Adel was killed on Sunday, September 29. Four days later they came to my house. They searched the house, the mattresses, they pushed my mother. I wasn’t home, it was around 11:30 p.m. I was in front of the police station, actually. I had heard that Adel’s murderer had been caught. I had friends who had already been arrested. I went to the police station believing the case was over and they would be released.

Instead Rafiq was seized by an officer and “dragged to the detectives’ unit,” where an officer beat him on the back of the neck. Blindfolded and handcuffed, Rafiq was questioned “from 1 a.m. to 6 p.m.” Officers, he says,

asked filthy questions: “Do you have an itch in your ass that you want to get fucked, does a worm cause it?” I said this is psychological, not physical. They said, “Filthy khawal, how can you talk such language with a secondary-school education?” I said, “I read, I learn. And gay people learn from and educate each other. We’re normal people, we talk about the world. We don’t have to be ignorant because we are gay.”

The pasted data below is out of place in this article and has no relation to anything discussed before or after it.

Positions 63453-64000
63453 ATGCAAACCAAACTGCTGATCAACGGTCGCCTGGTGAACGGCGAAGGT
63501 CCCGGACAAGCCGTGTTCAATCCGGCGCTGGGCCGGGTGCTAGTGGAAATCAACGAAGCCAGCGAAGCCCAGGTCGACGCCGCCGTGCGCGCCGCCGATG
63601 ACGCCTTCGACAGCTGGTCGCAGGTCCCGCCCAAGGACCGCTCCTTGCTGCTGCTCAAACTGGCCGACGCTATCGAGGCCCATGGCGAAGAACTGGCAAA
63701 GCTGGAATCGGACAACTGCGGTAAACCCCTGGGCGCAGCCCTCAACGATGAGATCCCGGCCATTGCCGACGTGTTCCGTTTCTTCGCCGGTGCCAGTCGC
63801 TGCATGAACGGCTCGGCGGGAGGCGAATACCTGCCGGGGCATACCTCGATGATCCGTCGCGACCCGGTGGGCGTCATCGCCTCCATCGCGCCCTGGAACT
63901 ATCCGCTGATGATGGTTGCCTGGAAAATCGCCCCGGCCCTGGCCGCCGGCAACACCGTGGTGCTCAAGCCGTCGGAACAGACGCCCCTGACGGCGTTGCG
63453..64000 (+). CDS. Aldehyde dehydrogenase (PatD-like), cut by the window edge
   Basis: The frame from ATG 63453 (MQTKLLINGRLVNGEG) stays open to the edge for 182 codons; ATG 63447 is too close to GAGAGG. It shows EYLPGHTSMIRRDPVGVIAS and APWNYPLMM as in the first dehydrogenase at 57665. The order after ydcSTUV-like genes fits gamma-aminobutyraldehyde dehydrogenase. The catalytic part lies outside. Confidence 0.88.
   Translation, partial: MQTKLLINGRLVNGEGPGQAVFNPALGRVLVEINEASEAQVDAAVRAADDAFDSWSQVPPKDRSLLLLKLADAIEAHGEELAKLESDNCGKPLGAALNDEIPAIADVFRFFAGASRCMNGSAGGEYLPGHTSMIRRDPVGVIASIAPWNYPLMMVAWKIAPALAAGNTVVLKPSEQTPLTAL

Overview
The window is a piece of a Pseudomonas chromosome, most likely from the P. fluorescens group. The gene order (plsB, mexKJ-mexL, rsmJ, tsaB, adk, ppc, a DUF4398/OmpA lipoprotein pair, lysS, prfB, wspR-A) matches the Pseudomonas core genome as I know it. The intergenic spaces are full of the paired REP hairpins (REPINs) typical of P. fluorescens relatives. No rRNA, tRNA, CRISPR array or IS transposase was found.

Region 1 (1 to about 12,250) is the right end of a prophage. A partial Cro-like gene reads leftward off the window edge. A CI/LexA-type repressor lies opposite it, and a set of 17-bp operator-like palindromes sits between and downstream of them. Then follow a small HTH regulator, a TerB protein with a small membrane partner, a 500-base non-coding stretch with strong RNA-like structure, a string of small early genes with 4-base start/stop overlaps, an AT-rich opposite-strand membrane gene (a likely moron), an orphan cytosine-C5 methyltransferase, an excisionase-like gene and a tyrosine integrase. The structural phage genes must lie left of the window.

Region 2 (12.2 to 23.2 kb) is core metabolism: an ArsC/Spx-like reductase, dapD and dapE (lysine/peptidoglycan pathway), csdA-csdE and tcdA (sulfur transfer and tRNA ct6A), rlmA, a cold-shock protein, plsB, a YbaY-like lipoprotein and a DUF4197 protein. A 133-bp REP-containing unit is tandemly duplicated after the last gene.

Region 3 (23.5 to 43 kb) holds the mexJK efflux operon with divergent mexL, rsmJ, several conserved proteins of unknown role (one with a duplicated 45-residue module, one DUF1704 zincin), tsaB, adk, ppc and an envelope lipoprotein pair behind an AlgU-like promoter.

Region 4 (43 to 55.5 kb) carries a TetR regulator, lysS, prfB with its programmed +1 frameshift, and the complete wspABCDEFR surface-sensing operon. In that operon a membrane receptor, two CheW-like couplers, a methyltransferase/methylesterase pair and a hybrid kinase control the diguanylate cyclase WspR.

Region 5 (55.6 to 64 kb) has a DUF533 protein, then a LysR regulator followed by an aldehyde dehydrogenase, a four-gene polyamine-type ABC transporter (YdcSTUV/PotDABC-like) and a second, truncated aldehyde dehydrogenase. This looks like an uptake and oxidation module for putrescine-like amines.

At 6 a.m. police took Rafiq to the city of Mahallah al-Kobra to pick up “two of my friends: we seized them from their homes.”314 One of them, Beshoy, told us,

They didn't find me at home when they came for me— I was spending the night at my sister's home. … So they said, “We'll take you until we get him.” They took her to the police station. She must have told them where I was because they came to my sister's house and took me from there, and released my wife. They told her that I was being arrested because I was a khawal. It was a terrible shock.315

Rafiq says police arrested eighty-six men in those days. According to Khalil, “For the first six days, we were tortured. They would get you from the cells when you were just awake. And they would beat you again, and use the shocks.”316 Rafiq says one of the men who found Adel’s body was brutally tortured: